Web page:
There were connections to be made, then, but it was not clear how they would be made with Colin Matthews’s Violin Concerto, which came in between the Birtwistle and Bedford pieces. I quite enjoyed this London premiere of the work, finely performed by orchestra and soloist, Leila Josefowicz (sporting an eye-catching zebra-print dress), but much of it sounded as if it could have been written eighty years or more earlier and models such as Prokofiev, Szymanowski, and Berg were audibly apparent. The first of the two movements boasted luscious, luxuriant harmonies, but drew a little close to the Berg concerto for comfort. (I am not sure, however, that this necessitated a distracting walk-out from a woman in the row in front of me, clicking her high heels as she went.) Josefowicz clearly relished the composer’s grateful virtuosity, however, as did the BBC SO’s splendid percussion section, joined by a flexitone in the darker second movement. Here there seemed perhaps to be more of an individual voice: the tolling percussion sounded ominous indeed. I cannot imagine a more auspicious London premiere in any case.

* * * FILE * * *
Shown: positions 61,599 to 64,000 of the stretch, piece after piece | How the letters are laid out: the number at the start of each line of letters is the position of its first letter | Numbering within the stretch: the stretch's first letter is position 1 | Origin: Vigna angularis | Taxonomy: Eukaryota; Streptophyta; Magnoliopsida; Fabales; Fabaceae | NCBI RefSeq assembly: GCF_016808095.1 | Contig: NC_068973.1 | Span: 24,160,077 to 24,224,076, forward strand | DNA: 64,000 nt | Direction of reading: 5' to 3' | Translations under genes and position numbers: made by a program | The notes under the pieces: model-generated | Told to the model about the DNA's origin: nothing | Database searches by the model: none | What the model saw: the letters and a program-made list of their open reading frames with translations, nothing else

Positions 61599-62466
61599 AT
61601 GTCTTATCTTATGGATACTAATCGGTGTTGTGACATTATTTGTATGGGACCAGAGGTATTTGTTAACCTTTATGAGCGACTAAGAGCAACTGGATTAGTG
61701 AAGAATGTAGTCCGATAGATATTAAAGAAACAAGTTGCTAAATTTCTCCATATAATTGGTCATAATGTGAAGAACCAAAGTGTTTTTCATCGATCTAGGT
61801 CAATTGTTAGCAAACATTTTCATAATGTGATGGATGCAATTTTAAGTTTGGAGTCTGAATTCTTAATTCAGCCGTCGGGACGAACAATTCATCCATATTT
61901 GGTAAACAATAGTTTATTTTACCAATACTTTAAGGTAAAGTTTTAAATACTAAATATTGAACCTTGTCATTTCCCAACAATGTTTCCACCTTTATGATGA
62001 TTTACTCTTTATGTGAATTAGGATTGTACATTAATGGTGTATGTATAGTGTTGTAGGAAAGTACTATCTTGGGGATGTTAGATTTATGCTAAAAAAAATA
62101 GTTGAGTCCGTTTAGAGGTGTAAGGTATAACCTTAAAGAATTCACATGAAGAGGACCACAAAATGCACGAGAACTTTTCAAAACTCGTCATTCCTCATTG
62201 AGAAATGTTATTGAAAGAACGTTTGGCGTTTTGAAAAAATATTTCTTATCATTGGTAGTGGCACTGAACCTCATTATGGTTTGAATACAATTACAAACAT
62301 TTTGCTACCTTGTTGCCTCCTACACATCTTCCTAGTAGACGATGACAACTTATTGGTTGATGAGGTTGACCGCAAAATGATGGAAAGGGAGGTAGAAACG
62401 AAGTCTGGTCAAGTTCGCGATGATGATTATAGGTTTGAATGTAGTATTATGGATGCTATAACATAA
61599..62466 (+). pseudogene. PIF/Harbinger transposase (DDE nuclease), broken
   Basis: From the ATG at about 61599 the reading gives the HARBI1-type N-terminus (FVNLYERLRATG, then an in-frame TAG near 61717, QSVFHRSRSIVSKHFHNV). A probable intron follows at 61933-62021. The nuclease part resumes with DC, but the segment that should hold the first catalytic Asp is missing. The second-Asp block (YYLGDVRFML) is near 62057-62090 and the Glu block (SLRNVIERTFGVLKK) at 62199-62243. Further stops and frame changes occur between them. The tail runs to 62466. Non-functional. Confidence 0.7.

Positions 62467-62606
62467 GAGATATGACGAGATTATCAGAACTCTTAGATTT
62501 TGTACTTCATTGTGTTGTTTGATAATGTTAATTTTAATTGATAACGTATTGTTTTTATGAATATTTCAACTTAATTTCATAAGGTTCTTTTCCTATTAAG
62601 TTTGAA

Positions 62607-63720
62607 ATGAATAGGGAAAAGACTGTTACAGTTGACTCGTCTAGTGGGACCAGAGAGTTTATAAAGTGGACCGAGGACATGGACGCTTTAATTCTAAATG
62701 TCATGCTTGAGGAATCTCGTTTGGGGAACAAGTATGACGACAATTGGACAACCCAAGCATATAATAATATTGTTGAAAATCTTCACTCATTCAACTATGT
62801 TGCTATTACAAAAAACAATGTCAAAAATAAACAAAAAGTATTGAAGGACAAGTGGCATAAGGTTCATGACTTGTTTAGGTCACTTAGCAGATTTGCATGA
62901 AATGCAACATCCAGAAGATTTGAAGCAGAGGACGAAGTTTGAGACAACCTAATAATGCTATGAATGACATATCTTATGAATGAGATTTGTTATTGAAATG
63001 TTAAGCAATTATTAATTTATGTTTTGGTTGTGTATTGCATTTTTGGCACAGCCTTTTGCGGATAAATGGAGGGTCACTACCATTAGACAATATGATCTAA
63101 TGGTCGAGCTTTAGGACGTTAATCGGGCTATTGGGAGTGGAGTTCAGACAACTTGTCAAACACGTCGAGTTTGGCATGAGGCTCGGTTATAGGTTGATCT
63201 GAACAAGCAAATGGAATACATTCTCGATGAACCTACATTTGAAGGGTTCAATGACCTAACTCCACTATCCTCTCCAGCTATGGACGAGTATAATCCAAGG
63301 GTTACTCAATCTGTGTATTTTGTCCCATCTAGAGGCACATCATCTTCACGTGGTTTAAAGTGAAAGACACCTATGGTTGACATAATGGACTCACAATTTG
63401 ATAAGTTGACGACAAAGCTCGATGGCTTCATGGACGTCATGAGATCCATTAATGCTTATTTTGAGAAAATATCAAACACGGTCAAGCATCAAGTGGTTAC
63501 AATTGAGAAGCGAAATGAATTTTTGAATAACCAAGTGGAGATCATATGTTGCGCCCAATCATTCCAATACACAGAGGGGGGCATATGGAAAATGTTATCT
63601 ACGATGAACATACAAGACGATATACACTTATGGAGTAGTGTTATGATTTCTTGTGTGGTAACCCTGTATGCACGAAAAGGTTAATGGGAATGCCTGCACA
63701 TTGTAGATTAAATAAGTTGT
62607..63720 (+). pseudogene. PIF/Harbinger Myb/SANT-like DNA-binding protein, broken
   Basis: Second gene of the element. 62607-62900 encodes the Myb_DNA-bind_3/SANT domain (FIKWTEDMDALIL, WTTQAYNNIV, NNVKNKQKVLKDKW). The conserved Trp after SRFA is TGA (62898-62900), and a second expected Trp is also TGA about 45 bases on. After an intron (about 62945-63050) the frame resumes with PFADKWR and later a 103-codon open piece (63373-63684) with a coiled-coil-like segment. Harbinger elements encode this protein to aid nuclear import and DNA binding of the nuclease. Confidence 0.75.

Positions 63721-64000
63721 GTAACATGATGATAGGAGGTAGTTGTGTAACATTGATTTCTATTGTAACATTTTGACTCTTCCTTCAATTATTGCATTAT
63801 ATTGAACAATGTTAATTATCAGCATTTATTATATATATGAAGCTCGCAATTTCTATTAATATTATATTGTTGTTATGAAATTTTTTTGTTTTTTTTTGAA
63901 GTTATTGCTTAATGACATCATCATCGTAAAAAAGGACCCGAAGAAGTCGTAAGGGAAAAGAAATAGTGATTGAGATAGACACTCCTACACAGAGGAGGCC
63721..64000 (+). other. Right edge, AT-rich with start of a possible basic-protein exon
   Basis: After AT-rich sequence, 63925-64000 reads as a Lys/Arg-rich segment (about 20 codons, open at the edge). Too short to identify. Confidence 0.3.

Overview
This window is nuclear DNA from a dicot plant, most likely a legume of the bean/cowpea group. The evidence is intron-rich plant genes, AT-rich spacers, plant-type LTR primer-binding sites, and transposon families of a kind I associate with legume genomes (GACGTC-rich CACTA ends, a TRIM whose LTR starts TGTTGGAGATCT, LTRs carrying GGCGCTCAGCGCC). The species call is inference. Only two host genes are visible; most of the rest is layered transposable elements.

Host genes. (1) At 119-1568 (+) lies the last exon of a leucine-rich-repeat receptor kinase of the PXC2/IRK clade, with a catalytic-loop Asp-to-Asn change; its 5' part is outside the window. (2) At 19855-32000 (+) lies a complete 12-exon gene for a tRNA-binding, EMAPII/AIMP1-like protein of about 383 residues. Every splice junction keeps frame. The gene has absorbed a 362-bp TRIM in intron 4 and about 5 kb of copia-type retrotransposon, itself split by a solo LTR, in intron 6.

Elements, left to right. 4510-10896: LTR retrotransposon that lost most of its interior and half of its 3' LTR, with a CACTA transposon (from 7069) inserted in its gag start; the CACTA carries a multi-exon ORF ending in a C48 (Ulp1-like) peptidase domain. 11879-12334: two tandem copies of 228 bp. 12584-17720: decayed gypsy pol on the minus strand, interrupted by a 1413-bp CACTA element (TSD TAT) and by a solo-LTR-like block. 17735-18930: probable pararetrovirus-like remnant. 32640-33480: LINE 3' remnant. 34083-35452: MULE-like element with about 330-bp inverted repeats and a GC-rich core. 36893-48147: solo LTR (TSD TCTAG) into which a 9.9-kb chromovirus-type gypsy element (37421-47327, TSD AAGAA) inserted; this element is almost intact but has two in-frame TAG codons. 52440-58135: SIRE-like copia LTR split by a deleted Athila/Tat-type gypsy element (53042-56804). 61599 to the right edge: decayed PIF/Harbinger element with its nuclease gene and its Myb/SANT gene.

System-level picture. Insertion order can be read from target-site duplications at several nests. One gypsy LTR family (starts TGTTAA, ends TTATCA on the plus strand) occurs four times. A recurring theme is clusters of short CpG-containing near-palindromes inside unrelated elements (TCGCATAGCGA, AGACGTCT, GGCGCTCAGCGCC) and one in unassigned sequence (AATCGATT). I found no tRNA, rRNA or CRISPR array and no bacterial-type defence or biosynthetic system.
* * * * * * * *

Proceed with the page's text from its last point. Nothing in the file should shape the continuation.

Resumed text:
Last but not least, I come to Bernd Alois Zimmermann’s Rheinische Kirmestänze. It was worth the visit to the Royal Albert Hall just for these. Never having heard them before, I was taken aback by their wicked sense of fun, freely distorting traditional dances for the Cologne carnival in recompositions for seventeen instruments (wind and four double basses). If Petrushka sprang to mind in the first, it was the Stravinskian ghost of Pulcinella that cheekily hovered over the rest, though there was perhaps a dash of the spirit of Webern’s Schubert arrangements too. Bizarre though the claim may sound, the dance in which piccolos sound against oom-pah tuba even reminded me – at a distance – of Vaughan Williams. If we must have a Last Night of the Proms, might we at least hear these pieces, perhaps with works such as the Overture (either of them, or both) to Peter Cornelius’s Barber of Baghdad and Busoni’s Tanzwalzer? Such would go a long way to redeem the ghastly chauvinism that still infects the occasion.